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Review: A Matter of Taste (2000)

Director: | 90 minutes | , , | Actors: , Jean-Pierre Lorit, , , , , , , Anne-Marie Philipe, Delphine Zingg, David D’Ingeo, , ,

‘Une affaire de goût’ is literally translated ‘a matter of taste’. And taste has multiple meanings in this bizarre film. The strange job that Nicolas is offered revolves around taste, Delamont does everything he can to get Nicolas the same taste as him and the film itself is becoming increasingly unsavory. But let’s start at the beginning …

Loaded with French film awards, this film takes the viewer into the unique world of Delamont at a rapid narrative pace. This man is so rich that he has gathered all kinds of people around him who do ‘chores’ for him. The personal chef is not yet that extreme, but a pre-taster all the more. Certainly the taster that Delamont wants. In the beginning, tasting mainly means checking whether the dishes during business dinners contain no fish or cheese, things to which Delamont is allergic. Pre-tasting soon turns out to mean that Nicolas determines what Delamont business partners eat and plays a major role in Delamont’s financial decisions.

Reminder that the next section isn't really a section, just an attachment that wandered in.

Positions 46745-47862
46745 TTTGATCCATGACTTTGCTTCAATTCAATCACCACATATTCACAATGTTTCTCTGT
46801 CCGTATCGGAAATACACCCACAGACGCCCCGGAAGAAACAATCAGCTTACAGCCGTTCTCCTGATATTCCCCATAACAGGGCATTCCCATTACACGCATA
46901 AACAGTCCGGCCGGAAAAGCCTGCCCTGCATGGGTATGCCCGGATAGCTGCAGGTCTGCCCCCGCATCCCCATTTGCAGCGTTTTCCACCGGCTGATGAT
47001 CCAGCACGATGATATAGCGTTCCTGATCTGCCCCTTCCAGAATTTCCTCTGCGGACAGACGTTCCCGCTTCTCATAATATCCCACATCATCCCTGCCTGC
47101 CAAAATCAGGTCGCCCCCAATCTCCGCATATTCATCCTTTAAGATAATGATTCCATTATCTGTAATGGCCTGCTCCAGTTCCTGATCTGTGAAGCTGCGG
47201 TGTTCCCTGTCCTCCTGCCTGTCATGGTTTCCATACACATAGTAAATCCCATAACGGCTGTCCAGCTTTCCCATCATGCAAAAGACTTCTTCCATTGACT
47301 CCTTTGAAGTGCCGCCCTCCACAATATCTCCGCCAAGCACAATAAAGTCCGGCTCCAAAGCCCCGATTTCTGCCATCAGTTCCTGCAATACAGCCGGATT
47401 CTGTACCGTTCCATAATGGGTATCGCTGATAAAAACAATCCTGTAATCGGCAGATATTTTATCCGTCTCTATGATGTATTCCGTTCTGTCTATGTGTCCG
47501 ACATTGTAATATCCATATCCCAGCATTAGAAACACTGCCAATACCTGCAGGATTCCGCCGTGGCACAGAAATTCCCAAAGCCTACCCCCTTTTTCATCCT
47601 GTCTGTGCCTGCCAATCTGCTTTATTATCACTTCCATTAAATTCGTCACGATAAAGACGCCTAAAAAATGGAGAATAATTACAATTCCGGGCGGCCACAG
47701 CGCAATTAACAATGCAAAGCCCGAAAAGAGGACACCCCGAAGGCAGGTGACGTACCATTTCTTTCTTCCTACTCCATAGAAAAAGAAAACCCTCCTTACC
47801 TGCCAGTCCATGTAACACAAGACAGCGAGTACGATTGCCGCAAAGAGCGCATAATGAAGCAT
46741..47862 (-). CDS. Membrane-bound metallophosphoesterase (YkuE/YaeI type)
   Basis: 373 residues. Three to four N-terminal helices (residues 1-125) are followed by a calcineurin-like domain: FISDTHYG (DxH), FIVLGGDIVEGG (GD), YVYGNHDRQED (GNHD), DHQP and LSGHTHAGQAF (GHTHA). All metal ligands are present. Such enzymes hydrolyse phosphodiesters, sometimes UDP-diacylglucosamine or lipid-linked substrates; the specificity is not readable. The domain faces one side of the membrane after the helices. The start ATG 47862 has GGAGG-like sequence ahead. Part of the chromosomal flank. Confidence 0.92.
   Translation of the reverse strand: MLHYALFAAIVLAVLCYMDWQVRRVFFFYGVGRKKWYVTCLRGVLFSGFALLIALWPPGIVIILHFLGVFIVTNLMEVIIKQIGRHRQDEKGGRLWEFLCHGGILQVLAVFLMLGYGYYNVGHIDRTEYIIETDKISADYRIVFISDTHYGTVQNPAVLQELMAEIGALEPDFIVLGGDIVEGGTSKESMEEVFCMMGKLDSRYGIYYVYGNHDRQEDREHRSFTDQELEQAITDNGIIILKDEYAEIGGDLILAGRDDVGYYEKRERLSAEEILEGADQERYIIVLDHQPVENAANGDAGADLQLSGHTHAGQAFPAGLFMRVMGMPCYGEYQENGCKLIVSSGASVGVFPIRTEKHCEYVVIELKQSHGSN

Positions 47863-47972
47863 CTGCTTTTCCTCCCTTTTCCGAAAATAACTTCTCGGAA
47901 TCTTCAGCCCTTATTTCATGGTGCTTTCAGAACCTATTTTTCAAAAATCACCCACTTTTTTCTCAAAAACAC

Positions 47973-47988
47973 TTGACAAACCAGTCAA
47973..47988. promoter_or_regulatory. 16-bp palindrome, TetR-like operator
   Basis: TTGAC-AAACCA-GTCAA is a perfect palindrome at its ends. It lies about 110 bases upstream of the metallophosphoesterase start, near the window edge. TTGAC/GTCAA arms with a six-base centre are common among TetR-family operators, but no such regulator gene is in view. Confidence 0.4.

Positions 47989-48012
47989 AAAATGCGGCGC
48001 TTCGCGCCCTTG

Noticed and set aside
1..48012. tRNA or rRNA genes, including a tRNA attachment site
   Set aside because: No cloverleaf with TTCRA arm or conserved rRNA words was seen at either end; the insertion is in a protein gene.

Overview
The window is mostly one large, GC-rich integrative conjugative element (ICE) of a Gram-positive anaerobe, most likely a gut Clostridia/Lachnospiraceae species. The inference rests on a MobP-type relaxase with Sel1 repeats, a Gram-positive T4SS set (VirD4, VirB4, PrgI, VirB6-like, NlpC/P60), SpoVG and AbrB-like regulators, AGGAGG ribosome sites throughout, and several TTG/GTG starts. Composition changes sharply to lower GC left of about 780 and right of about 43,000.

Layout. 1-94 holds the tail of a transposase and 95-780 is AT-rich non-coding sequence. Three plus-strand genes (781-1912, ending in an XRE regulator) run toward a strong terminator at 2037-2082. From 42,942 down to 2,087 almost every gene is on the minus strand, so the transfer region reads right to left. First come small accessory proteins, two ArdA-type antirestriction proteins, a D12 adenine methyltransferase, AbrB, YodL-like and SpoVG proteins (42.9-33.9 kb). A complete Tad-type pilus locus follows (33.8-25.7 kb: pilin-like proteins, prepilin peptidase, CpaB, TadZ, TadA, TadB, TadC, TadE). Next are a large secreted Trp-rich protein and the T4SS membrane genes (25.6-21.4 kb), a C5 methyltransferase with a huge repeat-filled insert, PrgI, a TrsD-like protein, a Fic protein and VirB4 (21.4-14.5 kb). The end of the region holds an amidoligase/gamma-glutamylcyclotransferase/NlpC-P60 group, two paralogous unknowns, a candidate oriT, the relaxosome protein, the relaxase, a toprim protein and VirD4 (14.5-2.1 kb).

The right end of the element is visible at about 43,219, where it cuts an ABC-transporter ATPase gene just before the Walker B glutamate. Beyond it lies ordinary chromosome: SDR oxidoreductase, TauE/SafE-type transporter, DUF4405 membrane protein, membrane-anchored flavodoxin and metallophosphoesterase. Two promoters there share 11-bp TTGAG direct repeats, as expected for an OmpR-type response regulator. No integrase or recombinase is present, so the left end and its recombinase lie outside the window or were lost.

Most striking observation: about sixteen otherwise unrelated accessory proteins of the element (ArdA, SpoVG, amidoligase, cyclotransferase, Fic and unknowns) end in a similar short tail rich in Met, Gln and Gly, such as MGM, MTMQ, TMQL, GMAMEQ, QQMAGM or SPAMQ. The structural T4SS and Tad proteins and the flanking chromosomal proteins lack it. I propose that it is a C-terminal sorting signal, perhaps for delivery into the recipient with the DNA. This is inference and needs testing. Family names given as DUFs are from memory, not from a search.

So far it is all not too bad. But what about a ‘course’ in which Nicolas has to get exactly the same taste as his boss? Nicolas picking up a girl, taking it to a hotel room and it turns out that he can’t finish the deed, because he only previewed for Delamont? Nicolas feeling so guilty about his employer’s skiing accident that he does something terrible to himself too? Yes, extreme similarity of taste, as said before. Boss and employee are becoming more and more alike, Nicolas is becoming increasingly estranged from his friends and lover.

The exciting story is interspersed in this French film with the interrogation of the main characters. Right from the start, it is therefore clear that it all ends horribly, but it remains guesswork until the end. How extreme does the bond between boss and employee become? How far does Nicolas go along with Delamont’s wishes?

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